• “When using on-sensor PDAF, the PDAF points move with the sensor because they are on that sensor…”

                Yes, and IMO therein lies the problem.
                Because the phases thrown from the lens to the PDAF-enabled pixels will be disturbed by that very motion.

                Here’s PDAF schematics:

                If PDAF registration resides on the image sensor (as opposed to dedicated PDAF sensors away from it), the sensor (drawn yellow in the schematics) will randomly move w/ IBIS, altering the phases along with it. How to compensate for that?

                IBIS will not interfere w/ CDAF, because sensor movement does not influence any contrast thrown from the lens, but it will interfere the phases in a dual ray comparison. Right?

                • If the sensor is moving it is because the image is moving on the sensor. So the PDAF enabled sensors are maintaining a fixed relationship with the object being photographed. The effect is as if the lens is the part moving. This would be seen by a PDAF sensor in the same way as a working lens OIS.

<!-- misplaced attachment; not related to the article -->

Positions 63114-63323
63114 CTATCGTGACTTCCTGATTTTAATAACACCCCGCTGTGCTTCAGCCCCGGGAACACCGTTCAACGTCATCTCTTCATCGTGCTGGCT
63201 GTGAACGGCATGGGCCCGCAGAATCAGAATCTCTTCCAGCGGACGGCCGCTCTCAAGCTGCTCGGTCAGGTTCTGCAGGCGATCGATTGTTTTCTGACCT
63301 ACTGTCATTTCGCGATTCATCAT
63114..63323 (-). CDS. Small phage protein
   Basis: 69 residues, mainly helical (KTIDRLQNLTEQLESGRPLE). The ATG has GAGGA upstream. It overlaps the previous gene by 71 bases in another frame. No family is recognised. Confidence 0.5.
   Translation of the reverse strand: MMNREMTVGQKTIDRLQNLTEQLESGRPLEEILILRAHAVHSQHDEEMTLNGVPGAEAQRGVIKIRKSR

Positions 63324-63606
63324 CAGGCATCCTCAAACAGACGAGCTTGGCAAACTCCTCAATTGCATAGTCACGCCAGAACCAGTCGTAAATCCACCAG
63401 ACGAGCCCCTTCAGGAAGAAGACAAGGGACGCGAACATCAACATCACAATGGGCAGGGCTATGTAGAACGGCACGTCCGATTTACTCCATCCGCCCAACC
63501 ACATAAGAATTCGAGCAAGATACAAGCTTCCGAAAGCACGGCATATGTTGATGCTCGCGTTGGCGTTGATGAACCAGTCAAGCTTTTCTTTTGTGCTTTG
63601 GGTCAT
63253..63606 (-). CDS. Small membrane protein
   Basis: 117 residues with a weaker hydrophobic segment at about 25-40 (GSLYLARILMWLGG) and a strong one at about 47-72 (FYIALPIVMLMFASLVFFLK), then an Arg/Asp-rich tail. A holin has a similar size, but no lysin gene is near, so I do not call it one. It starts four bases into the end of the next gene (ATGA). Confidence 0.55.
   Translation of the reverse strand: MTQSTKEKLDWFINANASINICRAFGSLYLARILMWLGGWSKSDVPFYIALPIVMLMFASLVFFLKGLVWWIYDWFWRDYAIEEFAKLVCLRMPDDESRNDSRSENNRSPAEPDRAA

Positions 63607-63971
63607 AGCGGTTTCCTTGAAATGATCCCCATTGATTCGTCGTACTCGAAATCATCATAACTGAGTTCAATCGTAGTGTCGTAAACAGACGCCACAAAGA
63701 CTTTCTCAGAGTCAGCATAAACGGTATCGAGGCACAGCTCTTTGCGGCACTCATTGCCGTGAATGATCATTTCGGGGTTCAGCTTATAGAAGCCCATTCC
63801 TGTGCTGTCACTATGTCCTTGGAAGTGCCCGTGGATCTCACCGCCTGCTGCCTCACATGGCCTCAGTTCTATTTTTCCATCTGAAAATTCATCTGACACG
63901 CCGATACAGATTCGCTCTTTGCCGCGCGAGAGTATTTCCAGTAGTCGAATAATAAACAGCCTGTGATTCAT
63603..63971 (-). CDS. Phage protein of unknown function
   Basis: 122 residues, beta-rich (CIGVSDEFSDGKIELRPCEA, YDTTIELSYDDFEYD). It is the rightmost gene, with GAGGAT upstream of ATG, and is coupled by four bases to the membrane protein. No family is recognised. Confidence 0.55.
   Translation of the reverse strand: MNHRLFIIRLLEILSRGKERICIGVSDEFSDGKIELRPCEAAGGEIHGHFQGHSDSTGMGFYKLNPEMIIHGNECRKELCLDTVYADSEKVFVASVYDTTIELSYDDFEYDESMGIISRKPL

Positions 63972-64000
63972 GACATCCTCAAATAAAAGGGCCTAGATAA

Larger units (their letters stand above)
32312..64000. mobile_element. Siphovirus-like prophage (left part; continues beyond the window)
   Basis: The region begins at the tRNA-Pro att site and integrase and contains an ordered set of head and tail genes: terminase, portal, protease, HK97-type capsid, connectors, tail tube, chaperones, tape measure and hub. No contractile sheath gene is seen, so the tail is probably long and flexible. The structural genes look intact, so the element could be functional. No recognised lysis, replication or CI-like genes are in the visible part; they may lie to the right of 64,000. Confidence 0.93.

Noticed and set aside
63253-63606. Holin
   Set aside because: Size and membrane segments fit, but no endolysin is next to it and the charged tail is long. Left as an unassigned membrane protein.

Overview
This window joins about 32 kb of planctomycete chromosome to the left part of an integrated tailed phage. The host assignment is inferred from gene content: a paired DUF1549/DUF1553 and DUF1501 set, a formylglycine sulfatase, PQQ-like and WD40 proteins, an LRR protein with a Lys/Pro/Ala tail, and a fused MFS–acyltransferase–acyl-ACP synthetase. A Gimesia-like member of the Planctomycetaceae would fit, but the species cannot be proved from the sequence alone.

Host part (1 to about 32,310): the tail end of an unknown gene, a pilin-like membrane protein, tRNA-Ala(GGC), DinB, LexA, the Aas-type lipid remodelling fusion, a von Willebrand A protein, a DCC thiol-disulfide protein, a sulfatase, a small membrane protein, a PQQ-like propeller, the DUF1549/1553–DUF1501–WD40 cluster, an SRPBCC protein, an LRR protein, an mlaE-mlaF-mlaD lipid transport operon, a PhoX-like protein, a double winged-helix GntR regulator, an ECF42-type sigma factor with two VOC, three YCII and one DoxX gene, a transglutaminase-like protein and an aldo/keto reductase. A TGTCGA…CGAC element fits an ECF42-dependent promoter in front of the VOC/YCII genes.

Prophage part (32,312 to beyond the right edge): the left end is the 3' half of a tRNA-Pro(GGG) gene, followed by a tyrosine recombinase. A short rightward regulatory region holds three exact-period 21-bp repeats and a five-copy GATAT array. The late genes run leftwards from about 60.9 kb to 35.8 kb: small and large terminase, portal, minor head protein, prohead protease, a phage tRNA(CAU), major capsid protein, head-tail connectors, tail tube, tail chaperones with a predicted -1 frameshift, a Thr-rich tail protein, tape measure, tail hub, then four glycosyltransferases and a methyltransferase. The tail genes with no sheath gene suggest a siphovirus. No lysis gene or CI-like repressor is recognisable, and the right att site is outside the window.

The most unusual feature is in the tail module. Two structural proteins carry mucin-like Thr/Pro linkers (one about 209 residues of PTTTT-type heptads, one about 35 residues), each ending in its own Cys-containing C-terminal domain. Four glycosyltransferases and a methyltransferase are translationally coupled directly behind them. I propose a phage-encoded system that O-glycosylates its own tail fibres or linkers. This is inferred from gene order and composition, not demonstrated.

How about modifying the stabiliser circuitry to act as a focus tool. The stabilizer could move forward or backward a small distance to initiate the start of AF faster than a lens can be moved.

                  • You mean a 6-axis IS, so the last part of focus so camera do is by CDAF, and i think pixler out to side of sensor will also coming in focus to.

                    • Actually I was thinking that a rapid movement of the sensor forwards or backwards would precede the AF this starting it in the correct direction and speeding up the process for PDAF on sensor.
                      I would call it a 3d sensor but 6 way would do.